Family-assisted physiotherapy for older people

Is it a way to enhance traditional physiotherapy interventions for older people?

Leaving the hospital to get back home may be a difficult moment for elderly, especially when facing various comorbidities. Programmes have been developed to help these people get back on their feet after hospitalisation and guide them through a short-term intervention involving various professionals (social workers, nurses, occupational therapists, physiotherapists and more).

Physiotherapy, as part of allied health therapies, can improve physical functions and facilitate return to daily activities for older people. However, the amount of physiotherapy interventions is often very low, and this applies just as much to transitional programmes specifically implemented for this population.

Family-assisted therapy has been studied as a way to enhance interventions for older people but no RCT assessing family-assisted therapy to enhance physiotherapy for older adults with multimorbidity has been conducted so far. The purpose of the present study was therefore to investigate the safety and effectiveness of augmenting physiotherapy with family-assisted therapy for older people moving from hospital to their own place of living, with an overall objective to collect and prepare a more developed and strongly built trial.

The authors found that adding physiotherapy via family-assisted therapy seems to be safe, improves clinical outcomes and appears as feasible for older people transitioning from hospital to the community.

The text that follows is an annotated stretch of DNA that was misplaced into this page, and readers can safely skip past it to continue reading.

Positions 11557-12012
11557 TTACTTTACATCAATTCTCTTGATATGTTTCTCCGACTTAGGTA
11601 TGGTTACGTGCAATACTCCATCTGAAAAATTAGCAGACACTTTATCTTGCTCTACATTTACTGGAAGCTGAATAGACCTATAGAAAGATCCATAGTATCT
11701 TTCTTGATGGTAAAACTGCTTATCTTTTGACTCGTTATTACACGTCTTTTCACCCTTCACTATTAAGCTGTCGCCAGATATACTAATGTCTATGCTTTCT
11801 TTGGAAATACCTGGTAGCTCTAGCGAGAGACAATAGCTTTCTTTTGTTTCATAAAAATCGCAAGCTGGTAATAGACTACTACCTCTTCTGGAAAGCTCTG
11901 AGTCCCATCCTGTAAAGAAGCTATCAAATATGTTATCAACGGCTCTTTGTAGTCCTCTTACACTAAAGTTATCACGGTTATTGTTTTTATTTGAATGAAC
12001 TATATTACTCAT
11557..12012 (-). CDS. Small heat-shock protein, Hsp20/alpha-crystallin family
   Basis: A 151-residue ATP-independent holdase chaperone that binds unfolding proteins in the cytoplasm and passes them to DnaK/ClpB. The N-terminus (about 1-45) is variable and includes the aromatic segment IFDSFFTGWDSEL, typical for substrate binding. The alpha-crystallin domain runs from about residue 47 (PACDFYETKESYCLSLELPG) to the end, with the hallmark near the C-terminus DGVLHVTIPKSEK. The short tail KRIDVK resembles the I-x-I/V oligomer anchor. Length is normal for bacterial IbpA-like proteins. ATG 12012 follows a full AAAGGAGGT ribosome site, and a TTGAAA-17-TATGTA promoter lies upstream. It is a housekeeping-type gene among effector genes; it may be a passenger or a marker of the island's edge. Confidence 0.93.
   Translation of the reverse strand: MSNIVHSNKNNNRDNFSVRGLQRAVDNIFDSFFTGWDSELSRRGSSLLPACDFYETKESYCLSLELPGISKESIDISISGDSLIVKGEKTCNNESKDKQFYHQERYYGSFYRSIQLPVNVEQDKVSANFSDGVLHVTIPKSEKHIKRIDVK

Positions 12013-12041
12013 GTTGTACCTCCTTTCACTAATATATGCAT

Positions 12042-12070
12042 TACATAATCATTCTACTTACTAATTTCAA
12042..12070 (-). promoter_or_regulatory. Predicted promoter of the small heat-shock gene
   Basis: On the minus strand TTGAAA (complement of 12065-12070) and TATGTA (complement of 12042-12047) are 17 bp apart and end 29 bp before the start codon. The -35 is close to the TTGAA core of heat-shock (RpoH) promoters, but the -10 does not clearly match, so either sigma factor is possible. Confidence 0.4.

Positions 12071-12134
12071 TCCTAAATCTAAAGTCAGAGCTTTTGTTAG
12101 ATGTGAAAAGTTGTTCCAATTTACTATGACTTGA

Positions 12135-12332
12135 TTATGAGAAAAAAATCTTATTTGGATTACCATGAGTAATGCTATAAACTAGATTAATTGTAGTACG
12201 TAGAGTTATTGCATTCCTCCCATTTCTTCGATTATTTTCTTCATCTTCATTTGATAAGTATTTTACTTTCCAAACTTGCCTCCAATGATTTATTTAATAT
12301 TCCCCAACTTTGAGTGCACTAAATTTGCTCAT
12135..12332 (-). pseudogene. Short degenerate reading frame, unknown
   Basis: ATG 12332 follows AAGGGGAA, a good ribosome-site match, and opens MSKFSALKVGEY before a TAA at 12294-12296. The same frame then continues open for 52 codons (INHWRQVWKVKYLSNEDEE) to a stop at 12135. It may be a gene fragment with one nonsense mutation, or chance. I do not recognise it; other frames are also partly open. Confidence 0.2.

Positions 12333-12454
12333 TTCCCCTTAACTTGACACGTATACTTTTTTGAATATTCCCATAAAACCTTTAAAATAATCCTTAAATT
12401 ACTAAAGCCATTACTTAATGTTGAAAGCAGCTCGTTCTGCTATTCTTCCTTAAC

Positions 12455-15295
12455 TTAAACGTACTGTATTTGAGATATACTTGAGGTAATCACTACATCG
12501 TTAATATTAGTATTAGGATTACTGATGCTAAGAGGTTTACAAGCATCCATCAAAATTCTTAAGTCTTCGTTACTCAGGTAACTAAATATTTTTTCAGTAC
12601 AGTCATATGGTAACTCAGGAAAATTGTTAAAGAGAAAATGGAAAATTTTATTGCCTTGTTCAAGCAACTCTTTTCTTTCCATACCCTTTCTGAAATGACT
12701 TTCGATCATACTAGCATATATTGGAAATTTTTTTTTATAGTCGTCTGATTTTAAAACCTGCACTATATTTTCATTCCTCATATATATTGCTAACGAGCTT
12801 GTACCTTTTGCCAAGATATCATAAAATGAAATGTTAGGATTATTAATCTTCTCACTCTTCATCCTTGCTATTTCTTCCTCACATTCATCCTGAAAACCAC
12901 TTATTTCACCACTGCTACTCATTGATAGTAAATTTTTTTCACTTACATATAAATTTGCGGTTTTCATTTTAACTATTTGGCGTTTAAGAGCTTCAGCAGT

No between-group differences were found with regard to falls-related self-efficacy, quality of life or caregiver strain. The experimental group, however, showed a reduced risk of falling, a reduced falls rate, a significant reduction in activity limitation and a better physical activity (higher daily steps taken) without caregiver strain compared to the control group.

The authors concluded that family-assisted therapy to augment physiotherapy for older people transitioning from hospital to the community may be safe to improve several clinical outcomes. It appears as a feasible intervention and a stronger, more elaborate, RCT is recommended.

> From: Lawler et al., Clin Rehabil 13 (2019) 1625-1635 . All rights reserved to The Author(s). Click here for the online summary.

Expert opinion

The beneficial effects highlighted by the authors in the present study seem in favour of adding family-assisted physiotherapy to usual physiotherapy provided to older patients leaving hospital to go home. The authors do remind us that these are only temporary findings which are indeed encouraging, but which need to be confirmed through a larger and fully powered study. This should especially investigate the long-term benefits of family-assisted therapy as well as larger backgrounds and sample, so that the results may be more generalisable.

Nevertheless, an interesting point is that participants and their families showed a good adherence to the experimental protocol. Family-assessed interventions led to fifteen additional therapy sessions (equivalent to around 226 minutes) compared to usual physiotherapy, which is a much higher amount of therapy.

Moreover, and although some concerns were present at first with regard to caregiver strains and possible risks to have (non-supervised) physiotherapy provided by family members, no adverse effects were found and family members did not express additional burdens in assisting their fellow. This supports the idea that this intervention may be safe and easy to implement, which is consistent with earlier findings about family-assisted therapy after stroke.

Finally, the increase in physical activity highlighted by the higher number of steps taken could be a good way to struggle against sedentary lifestyle which is likely to increase falls and which represent higher risks than those associated with family-assisted therapy.

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